When you’re making a property purchase in the UK, the mortgage application process can be nerve-wracking. Lenders are scrutinising your finances and considering many variables, including “what-ifs,” when making an assessment. In this intense environment, how can a simple overdraft affect your application’s chances?
Type of Overdraft
The short answer is that it depends. In general, an overdraft isn’t an automatic write-off for an applicant. But depending on the type of overdraft and frequency, it can leave a definite stain on your approval chances.
You should first know that there are two different kinds of overdrafts: authorized and unauthorized.
- Authorized means that the bank knew about and agreed to it.
- Unauthorized drafts were not approved by the bank.
This comes into play when considering if it counts against your application. Lenders are looking for reliability when it comes to who they give money to. They want to know the person on the other end will be able and willing to pay them back. They take into account details large and small.
What does your overdraft say about you? While having an overdraft on your account might not be the most impactful activity a lender looks at, trends like frequent unauthorized overdrafts can put you in the unreliable category. It can suggest to them that you are on a tight budget and might not be able to take on a mortgage.
The other issue with overdrafts is that, if you use it often, you are probably getting charged interest and fees from the bank. The lender adds this to how much you spend every month to determine how much is left over to afford your mortgage.
Even unused overdrafts can affect your overall assessment. If lenders see that you are granted a big overdraft from your bank, they may take into consideration the fact that you could use it in the future. Depending on the state of your finances, they might determine you won’t be able to make your mortgage payments.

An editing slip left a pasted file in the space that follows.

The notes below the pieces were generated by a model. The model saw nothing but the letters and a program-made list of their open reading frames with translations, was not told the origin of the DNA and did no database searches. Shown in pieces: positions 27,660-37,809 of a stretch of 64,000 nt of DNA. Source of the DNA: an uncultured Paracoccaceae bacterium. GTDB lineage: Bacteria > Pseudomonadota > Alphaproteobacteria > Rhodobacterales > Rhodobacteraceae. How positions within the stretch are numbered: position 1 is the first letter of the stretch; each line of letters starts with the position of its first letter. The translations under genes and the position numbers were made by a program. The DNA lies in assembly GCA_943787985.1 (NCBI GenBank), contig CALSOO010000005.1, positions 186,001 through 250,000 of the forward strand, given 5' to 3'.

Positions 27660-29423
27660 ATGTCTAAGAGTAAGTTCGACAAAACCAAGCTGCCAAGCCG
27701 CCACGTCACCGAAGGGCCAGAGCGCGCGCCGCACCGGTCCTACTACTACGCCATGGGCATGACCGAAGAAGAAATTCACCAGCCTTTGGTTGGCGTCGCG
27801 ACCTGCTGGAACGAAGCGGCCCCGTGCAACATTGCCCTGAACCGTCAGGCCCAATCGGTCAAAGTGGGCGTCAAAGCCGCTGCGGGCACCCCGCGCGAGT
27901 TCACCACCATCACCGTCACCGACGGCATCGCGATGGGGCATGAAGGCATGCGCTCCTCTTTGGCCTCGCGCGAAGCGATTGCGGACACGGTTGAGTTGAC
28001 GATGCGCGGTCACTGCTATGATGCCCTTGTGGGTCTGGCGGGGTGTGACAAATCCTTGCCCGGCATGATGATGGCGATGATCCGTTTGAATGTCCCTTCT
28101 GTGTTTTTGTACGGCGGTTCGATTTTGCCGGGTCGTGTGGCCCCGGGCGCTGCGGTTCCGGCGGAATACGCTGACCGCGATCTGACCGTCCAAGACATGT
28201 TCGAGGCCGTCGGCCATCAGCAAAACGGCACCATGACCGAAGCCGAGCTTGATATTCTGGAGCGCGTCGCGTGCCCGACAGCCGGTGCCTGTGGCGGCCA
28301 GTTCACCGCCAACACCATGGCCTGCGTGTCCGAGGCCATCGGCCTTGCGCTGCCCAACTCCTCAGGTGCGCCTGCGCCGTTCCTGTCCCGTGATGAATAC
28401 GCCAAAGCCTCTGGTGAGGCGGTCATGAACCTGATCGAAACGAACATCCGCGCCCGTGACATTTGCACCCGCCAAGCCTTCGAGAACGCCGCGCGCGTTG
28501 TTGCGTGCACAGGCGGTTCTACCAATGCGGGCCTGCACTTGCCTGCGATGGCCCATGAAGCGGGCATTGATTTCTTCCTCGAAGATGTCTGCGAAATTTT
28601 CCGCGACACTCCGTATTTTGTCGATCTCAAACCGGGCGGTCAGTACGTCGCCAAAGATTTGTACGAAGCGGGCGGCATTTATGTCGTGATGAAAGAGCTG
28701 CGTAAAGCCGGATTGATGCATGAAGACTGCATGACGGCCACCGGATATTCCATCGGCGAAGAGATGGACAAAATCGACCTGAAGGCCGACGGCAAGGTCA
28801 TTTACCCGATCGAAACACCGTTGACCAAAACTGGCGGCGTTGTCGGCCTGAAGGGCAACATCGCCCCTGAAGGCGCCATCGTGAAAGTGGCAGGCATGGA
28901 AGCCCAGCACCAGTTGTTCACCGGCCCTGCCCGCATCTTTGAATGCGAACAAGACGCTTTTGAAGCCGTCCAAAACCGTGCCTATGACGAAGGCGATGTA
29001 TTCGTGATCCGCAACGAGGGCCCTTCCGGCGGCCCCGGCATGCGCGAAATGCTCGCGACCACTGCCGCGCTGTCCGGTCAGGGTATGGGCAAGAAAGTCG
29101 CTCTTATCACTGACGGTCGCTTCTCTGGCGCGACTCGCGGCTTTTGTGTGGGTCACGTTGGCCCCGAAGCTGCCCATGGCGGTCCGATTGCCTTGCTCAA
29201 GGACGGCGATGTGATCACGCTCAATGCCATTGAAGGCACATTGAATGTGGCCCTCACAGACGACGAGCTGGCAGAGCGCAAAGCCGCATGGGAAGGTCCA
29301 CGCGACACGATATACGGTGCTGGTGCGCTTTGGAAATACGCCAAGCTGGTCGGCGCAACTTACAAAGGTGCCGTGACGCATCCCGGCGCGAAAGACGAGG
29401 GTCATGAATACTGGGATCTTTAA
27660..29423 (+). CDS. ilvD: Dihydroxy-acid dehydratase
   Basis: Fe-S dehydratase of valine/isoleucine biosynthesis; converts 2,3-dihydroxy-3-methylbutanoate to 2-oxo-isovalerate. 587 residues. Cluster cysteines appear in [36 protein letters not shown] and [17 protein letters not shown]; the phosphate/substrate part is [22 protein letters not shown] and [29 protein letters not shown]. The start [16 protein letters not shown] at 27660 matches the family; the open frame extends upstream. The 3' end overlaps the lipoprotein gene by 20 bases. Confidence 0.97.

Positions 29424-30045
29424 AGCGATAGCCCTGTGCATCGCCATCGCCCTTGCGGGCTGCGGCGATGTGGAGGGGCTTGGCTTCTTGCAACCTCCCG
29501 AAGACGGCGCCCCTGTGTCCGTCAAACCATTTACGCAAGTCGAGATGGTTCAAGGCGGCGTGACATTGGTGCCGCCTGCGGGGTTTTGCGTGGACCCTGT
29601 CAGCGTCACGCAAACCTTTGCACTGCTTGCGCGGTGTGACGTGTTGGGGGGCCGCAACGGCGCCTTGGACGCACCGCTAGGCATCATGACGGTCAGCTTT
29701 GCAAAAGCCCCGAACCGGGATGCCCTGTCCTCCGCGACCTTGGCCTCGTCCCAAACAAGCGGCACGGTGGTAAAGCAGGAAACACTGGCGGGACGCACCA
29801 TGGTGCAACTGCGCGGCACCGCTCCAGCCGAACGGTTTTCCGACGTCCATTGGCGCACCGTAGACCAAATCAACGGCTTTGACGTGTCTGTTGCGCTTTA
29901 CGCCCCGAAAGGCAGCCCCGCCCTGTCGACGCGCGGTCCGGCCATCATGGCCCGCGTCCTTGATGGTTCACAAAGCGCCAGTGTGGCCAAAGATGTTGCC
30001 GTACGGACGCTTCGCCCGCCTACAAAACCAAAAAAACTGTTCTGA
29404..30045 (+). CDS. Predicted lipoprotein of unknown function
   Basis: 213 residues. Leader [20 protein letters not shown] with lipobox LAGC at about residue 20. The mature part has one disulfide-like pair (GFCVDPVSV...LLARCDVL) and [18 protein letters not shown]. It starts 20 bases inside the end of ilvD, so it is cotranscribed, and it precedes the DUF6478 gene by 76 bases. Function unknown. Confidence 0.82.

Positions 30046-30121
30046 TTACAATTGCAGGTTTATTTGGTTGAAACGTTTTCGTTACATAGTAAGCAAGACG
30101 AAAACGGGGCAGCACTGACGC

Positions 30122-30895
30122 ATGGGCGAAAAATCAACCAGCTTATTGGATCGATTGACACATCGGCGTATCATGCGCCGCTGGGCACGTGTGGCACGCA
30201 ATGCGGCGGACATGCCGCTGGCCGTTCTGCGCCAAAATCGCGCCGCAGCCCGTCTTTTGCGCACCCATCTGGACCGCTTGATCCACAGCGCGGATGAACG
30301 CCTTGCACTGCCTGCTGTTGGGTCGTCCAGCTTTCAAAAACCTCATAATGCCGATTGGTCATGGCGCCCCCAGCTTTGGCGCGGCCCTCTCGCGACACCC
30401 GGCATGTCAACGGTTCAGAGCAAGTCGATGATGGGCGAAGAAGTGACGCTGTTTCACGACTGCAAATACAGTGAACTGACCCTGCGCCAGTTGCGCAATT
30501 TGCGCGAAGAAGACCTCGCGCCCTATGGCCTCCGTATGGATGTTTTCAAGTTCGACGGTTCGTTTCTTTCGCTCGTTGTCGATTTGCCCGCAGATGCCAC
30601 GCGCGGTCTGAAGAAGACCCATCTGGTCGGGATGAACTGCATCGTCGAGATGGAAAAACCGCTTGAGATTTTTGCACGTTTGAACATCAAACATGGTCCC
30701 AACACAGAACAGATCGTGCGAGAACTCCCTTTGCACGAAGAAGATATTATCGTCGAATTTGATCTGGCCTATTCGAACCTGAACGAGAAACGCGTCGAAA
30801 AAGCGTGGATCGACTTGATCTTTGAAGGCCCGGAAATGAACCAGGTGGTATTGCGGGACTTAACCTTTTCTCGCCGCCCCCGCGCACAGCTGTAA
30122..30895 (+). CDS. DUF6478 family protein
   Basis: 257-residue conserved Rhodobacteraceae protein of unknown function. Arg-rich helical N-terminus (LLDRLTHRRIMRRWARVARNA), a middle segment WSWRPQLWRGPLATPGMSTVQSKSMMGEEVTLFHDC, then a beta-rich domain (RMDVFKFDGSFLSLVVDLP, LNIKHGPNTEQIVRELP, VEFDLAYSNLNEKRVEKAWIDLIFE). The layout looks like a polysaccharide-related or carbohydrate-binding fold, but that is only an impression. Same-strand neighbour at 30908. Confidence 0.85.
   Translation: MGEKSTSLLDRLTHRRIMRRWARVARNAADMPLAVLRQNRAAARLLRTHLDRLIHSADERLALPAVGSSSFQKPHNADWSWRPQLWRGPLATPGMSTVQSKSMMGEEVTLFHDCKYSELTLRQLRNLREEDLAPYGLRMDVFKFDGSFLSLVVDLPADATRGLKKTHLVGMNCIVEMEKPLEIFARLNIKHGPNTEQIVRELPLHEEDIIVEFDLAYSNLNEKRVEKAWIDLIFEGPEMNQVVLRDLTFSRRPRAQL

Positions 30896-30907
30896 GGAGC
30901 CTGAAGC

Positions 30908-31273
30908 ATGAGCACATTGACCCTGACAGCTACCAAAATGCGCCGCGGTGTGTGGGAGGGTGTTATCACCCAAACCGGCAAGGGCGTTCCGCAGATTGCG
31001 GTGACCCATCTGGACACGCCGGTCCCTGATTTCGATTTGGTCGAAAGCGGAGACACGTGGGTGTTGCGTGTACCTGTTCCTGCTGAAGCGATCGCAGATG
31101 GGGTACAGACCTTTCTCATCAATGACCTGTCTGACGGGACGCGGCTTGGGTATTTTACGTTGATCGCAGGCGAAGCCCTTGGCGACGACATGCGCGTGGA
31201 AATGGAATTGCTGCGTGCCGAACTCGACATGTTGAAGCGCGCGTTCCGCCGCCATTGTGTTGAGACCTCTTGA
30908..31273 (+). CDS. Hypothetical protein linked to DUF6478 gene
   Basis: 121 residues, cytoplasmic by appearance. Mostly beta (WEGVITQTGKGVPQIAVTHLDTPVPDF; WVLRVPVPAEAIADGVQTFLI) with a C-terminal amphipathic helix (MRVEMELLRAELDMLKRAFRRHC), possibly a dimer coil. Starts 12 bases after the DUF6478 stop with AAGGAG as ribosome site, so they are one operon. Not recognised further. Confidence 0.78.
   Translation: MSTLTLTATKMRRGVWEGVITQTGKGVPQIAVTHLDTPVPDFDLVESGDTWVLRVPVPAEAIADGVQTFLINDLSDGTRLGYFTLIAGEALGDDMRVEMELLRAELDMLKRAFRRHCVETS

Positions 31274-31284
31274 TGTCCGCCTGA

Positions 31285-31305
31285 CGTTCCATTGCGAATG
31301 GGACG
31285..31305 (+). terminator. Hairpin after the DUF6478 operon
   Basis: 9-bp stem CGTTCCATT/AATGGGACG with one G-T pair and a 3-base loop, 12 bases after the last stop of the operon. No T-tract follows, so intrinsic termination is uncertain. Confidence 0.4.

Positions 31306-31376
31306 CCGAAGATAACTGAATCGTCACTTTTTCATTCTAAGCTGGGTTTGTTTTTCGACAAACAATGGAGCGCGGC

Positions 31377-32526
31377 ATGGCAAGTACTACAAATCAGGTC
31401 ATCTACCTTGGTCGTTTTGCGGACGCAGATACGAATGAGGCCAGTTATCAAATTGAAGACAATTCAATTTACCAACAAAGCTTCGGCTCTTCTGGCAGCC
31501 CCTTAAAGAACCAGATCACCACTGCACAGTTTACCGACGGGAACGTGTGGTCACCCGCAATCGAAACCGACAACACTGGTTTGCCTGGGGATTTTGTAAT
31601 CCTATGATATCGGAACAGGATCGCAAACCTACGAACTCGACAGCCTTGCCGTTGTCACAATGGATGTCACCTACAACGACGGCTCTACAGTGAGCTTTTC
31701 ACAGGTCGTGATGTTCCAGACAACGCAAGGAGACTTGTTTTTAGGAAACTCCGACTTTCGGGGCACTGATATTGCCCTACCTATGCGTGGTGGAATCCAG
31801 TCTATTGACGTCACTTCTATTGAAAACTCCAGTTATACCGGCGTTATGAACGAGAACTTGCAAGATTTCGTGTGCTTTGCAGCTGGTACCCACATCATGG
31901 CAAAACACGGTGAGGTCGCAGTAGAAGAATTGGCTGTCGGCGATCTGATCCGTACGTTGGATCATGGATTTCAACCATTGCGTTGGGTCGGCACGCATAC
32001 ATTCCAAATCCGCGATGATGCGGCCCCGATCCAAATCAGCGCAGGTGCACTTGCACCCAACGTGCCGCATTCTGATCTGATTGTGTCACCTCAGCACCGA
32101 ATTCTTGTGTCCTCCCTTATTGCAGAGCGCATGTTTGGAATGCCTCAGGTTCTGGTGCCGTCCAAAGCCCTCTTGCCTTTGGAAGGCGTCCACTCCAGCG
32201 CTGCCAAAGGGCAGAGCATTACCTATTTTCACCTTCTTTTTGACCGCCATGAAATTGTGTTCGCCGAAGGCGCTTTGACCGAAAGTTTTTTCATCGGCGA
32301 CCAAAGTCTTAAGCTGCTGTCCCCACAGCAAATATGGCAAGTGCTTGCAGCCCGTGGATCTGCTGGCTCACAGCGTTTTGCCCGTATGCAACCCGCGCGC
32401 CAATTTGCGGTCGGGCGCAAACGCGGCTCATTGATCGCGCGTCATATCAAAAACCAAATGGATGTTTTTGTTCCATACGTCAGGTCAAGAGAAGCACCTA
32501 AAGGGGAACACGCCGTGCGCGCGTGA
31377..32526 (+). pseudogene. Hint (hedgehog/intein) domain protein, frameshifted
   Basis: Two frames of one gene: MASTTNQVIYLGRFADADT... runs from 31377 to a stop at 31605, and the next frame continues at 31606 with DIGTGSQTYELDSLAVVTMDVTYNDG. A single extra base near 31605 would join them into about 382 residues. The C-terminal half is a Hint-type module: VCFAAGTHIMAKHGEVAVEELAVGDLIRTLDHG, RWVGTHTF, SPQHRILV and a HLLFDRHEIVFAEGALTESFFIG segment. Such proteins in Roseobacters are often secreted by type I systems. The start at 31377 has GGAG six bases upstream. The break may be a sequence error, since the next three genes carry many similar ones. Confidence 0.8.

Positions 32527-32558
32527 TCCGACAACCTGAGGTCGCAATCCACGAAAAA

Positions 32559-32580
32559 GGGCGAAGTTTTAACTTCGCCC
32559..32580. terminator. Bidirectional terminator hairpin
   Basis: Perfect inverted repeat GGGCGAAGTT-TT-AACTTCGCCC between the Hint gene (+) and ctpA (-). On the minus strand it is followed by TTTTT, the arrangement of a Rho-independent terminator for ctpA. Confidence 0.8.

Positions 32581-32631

Of course, overdrafts are not a death knell for your chances. Circumstances in your life could explain the overdrafts, like a new career. If a lender can explain the overdrafts, it is more likely they will approve. This all gets incorporated into their considerations.
What If You Were Declined?
You finally got the word from your lender, and they told you exactly what you were dreading: you have been declined. Where do you go from here?
First, you need to find out what happened. You can find out from your lender not only whether your overdrafts were a key factor, but what about them was a red flag. Ask lots of questions. You can use this information going forward when you want to apply again.
Your next option could be to speak to an adviser or mortgage broker. This person has a knowledge of which lenders you can go to based on your unique situation. This increases your chances of having a successful experience with your next application.
Applying for your mortgage is a stressful experience with so many unknown variables. The results are in the hands of someone whose determination is based on individual assessment. With an overdraft, you don’t have to worry about it being the end of your application; but even if it is, there are steps you can take moving forward.